Home Banking & Finance Peso returns to P53-a-dollar level on dovish Fed statement
Peso returns to P53-a-dollar level on dovish Fed statement
THE PESO surged to a seven-month high against the dollar on Thursday, returning to the P53 level, as a smaller rate hike and dovish statements from the US Federal Reserve caused the greenback to tumble.
The local currency closed at P53.845 versus the greenback on Thursday, appreciating by 63 centavos from Wednesday’s P54.475 finish, data from the Bankers Association of the Philippines’ website showed.
This was the peso’s best close and was the first time it closed at the P53 level since its P53.75 finish against the dollar on June 17, 2022.
The peso opened Thursday’s trading session stronger from Wednesday’s close at P54.20 per dollar, which was already its weakest showing for the day. Meanwhile, its intraday best was at P53.835 versus the greenback.
Dollars traded jumped to $1.62 billion on Thursday from $958.9 million on Wednesday.
The peso strengthened after the Fed hiked borrowing costs by 25 basis points (bps) at its Jan. 31 to Feb. 1 meeting, as expected by the market, Rizal Commercial Banking Corp. Chief Economist Michael L. Ricafort said in a Viber message.
“The peso led Asian currencies against the dollar following the market’s dovish interpretation of Fed Chair Jerome H. Powell’s press conference,” a trader said in a Viber message.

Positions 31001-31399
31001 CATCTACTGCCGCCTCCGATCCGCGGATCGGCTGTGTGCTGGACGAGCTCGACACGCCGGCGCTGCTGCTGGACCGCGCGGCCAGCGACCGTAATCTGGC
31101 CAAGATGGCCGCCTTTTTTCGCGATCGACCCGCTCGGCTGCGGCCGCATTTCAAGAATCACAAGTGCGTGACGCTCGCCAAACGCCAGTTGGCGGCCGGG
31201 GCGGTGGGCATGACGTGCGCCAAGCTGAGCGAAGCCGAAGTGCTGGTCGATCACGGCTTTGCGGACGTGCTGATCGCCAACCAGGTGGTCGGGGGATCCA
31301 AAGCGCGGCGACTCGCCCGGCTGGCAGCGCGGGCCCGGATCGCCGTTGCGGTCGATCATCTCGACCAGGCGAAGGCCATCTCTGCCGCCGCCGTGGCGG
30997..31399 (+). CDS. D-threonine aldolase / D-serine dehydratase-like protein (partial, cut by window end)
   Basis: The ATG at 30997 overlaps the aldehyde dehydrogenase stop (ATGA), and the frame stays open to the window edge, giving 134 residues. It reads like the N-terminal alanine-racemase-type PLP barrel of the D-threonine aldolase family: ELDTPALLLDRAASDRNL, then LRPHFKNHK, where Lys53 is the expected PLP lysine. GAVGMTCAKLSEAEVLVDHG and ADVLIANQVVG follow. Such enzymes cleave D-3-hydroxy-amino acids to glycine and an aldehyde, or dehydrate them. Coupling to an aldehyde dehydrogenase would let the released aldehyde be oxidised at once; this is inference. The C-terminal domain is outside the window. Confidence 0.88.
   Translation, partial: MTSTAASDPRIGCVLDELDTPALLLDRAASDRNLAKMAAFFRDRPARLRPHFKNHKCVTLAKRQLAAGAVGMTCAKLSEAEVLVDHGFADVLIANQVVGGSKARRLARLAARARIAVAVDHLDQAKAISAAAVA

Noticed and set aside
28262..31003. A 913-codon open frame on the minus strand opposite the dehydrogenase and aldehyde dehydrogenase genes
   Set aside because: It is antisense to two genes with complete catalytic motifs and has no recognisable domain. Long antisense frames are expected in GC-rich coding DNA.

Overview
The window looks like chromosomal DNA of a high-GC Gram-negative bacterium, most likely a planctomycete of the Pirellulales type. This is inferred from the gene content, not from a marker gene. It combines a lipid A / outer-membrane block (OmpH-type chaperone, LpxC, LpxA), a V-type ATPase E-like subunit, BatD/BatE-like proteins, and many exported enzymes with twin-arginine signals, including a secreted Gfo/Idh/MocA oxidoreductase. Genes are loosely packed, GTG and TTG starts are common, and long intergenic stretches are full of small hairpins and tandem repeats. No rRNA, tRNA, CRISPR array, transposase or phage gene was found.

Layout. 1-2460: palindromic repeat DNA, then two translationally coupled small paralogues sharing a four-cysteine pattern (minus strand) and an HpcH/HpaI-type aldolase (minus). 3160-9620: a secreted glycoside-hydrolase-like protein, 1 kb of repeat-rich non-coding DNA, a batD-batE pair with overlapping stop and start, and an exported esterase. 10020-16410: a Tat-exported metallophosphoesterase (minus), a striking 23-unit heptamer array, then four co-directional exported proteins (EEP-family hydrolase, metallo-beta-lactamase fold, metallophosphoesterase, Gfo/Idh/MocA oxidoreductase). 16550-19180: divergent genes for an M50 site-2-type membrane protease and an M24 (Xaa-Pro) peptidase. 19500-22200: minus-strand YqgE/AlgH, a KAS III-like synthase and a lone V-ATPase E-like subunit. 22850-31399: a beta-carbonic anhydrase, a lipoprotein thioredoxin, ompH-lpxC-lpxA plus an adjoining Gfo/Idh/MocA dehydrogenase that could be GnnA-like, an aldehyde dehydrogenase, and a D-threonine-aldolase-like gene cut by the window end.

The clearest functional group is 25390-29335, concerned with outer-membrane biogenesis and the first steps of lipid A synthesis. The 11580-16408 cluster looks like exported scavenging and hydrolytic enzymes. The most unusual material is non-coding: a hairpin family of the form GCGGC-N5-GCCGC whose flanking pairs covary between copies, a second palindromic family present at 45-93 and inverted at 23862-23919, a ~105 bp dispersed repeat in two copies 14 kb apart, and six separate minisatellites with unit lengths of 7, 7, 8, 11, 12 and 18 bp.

The latest increase brought the fed funds rate to a 4.5% to 4.75% range, the highest since 2007. The US central bank has now hiked rates by 450 bps since March 2022.
Investors took a dovish cue from remarks by Mr. Powell, who referred repeatedly during a news conference to the “disinflationary” process that now appeared to be underway, Reuters reported.
“We can now say for the first time that the disinflationary process has started,” Mr. Powell told reporters after the end of the Fed’s latest two-day policy meeting, with goods prices slowing, pandemic-related shortages easing, and supply chains getting back to normal. “This is a good thing.”
With inflation still high and demand in the economy stronger than many anticipated, Mr. Powell said it remains unclear just how much higher rates will need to go.
The Fed statement indicated that any future rate increases would be in quarter-percentage-point increments, dropping a reference to the “pace” of future increases and instead referring to the “extent” of rate changes.
The dollar dived following Mr. Powell’s remarks. Against a basket of currencies, the US dollar index fell to a fresh nine-month low of 100.80 on Wednesday.
It was last 0.07% down at 100.88, having ended more than 1% lower on Wednesday.
Mr. Ricafort added that the Bureau of the Treasury’s announcement of a retail Treasury bond (RTB) offering also supported the local currency against the dollar.
No official details were available about the RTB issuance besides teaser images on the Treasury’s Facebook page that hinted the offering could begin on Feb. 7.
The trader said peso-dollar trading on Friday could take its cue from US data to be released overnight, with the market also expected to continue digesting the Fed chief’s statement.
The trader sees the peso moving from P53.50 to P54.25, while Mr. Ricafort expects it to trade at P53.70 to P54 per dollar. — A.M.C. Sy with Reuters